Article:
It’s been the hardest two years of my life, but today my world is a happier place

A life-changing lesson on love and acceptance.

This Thanksgiving, I am grateful for the gift of healing, forgiveness, and hope.

The last two years have been the most difficult of my life.

“Over the last year, I have become keenly aware of how quickly family life can change,” I wrote in a column last Thanksgiving. “This makes it difficult to recognize blessings, much less feel gratitude for them.”

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Several months ago my world became a much brighter and happier place. Just two months ago, I wrote about my experience re-entering the dating world as a divorced dad. There’s been such an outpouring of response, so today, I thought I’d update you on how things are going.

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It’s been about three months since I was set up on a date by my co-worker with one of her church friends. It was the second date I’d been on since my divorce was finalized.

Being out of the single dating scene for a decade left me unsure of what exactly a good dating experience looks like. I took her to dinner at a new Indian restaurant. She told me on the way in she loved Indian food. Brownie points for me.

I hate talking about myself so I asked her lots of questions. We spent the evening chatting and I took her home. We hugged and went our separate ways.

I had no idea how she felt about the evening, but as far as I was concerned it was a success because I didn’t say anything stupid, a common occurrence for me.

One day several weeks later, I received a text from her with the words,

“I had a really good time with you and would like to see you again. Would you like to do something Saturday?”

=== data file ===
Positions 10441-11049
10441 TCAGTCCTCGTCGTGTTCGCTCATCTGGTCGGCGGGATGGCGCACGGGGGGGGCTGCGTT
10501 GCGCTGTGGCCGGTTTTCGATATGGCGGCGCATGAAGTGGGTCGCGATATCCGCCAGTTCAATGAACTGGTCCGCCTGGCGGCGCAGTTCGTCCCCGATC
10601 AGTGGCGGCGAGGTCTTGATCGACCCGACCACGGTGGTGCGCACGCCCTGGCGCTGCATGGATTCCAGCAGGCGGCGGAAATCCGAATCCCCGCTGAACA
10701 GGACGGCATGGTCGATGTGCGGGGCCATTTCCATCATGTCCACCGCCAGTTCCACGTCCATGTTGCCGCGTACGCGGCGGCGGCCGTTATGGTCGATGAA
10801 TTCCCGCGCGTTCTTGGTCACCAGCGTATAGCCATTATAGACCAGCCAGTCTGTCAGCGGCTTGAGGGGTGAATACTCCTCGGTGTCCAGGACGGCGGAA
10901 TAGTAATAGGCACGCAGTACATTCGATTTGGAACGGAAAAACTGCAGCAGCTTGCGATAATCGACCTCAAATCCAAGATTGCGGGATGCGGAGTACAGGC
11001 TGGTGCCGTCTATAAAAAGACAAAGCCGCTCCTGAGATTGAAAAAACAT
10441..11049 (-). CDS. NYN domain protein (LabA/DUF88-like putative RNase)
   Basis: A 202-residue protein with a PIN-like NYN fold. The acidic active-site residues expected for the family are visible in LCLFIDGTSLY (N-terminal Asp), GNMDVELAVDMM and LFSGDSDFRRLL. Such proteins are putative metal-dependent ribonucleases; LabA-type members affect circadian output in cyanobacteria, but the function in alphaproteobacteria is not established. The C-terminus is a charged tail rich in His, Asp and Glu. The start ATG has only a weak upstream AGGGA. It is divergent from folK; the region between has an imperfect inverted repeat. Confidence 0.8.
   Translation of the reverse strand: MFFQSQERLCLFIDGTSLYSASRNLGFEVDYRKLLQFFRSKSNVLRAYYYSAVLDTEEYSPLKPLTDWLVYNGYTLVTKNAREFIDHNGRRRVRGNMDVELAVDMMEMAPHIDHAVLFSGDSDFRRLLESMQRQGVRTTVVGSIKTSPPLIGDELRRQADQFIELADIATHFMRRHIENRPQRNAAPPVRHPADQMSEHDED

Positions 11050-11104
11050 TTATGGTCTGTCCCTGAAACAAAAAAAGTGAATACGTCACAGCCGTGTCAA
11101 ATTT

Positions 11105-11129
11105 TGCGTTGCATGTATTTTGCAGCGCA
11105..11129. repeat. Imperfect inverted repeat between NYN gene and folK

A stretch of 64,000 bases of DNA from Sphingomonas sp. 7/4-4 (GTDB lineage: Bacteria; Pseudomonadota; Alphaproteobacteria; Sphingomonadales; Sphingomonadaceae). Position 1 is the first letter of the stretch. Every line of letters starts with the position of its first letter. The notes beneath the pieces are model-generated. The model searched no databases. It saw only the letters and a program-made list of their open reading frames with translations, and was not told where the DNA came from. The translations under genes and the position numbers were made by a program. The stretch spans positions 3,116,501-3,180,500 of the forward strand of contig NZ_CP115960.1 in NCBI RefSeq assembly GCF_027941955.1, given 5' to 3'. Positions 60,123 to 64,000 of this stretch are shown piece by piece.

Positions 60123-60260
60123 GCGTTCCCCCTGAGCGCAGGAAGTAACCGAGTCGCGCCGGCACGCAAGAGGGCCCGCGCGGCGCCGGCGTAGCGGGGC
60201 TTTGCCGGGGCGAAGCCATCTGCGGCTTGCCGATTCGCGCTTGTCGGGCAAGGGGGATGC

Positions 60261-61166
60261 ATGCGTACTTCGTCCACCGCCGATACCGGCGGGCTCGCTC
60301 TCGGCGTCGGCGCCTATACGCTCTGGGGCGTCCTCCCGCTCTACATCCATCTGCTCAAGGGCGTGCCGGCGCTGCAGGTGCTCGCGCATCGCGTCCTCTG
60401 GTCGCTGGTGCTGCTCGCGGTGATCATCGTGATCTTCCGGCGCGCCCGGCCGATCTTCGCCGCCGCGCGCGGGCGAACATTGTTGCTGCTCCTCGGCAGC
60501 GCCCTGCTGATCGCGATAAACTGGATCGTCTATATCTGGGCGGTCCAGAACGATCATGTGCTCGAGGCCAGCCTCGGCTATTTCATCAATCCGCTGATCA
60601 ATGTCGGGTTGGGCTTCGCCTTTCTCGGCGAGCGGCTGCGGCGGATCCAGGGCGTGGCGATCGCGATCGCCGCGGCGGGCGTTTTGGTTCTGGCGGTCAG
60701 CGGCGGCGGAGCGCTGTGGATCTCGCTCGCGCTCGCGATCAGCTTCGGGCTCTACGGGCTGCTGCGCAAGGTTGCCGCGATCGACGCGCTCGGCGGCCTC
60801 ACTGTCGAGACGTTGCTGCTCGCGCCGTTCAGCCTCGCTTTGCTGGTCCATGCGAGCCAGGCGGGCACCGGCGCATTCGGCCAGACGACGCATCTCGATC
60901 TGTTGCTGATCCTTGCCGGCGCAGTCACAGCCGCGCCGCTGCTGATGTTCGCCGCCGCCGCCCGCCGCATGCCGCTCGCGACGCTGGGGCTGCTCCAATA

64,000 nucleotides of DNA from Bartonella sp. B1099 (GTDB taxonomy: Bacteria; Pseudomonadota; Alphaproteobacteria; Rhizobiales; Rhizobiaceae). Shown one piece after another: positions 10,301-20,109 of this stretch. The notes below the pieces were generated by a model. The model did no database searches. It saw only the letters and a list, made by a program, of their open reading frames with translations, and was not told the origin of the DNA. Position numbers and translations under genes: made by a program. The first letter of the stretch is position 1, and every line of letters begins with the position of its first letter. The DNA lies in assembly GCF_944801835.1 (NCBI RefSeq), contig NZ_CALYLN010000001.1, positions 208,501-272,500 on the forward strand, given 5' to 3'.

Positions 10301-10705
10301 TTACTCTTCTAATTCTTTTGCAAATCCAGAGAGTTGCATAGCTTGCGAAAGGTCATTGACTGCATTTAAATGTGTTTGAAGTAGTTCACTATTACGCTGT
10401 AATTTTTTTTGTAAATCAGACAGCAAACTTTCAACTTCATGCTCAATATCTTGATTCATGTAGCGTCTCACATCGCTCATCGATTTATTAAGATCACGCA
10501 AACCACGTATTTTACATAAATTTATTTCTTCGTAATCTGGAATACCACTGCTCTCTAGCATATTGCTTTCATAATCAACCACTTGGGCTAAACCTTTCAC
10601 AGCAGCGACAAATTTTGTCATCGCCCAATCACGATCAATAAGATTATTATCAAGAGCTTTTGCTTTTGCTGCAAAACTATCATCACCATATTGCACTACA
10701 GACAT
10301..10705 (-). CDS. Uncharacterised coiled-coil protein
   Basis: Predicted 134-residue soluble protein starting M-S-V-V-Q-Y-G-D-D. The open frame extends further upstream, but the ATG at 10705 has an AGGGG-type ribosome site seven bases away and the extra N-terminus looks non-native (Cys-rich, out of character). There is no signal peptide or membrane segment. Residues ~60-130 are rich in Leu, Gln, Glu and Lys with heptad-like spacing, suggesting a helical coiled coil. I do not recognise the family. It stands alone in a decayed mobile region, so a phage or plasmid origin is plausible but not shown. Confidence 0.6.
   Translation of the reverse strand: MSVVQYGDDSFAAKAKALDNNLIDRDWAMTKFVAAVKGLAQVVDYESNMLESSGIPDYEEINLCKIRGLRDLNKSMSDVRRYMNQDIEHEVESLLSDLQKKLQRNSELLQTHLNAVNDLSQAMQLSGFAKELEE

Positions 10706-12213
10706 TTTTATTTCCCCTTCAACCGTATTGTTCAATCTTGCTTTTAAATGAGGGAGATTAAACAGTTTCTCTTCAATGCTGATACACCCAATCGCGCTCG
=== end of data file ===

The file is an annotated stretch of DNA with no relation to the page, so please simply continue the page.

There are some who would say it isn’t right for a girl to ask a guy on a date, but for me, it was just what I needed.

“You bet,” I said in reply.

We went to dinner and a concert. She was much prettier than I remembered.

We spent some time chatting after the concert and again went our separate ways.

My feelings of happiness quickly died, however, when one of my coworkers, who went to the same concert, asked me about the date when I returned to work on Monday.

I told him I had a good time and then, for some reason, he asked who paid for dinner.

“She did,” I said matter-of-factly.

Everyone started to laugh and I responded by saying,

“She asked me. I offered to pay several times but she insisted since she was the one who asked me out.”

Prior to saying it out loud, this thought process seemed justifiable. But in that moment I felt like a schlub.

When I went out with her the following week, I apologized profusely for how I handled the situation and handed her $20. She wouldn’t take it.

The conversation then took a different turn, but that night I realized how good I felt being with her. I asked her if she was dating anyone else. Before answering, she said a co-worker showed her the column I’d written about re-entering the dating world as a divorced dad.

I purposely had not shared it with my friends on social media and was surprised to learn she’d read it. After commenting on the article, she said,

“I don’t want to date anyone else, Rett. You’re a good guy, and I want to date you. Is that alright?”

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She really does like me, I thought. I really don’t deserve this.

“I’m happy to hear you say that because that was the answer I was hoping for,” I said in reply.

We continued to see each other over the next several weeks. One night I wasn’t thinking and unknowingly said something stupid. It was intended to be funny but it didn’t come out right and she did not take it that way.

When I learned how it made her feel, I apologized and asked for her forgiveness.

“I already have,” she said.

Are people really this good? I thought. She really does love me. I really don’t deserve this.

It’s been three months since that first date, and despite my social ineptness, she still continues to date me. Knowing I’m also a divorced dad doesn’t seem to phase her.

It’s been a life changing lesson on love and acceptance and it’s taught me that there is life after divorce. Love that is given freely and unconditionally, no strings attached, is a precious gift that gives me strength and courage to move forward.

May your Thanksgiving be filled with love and peace.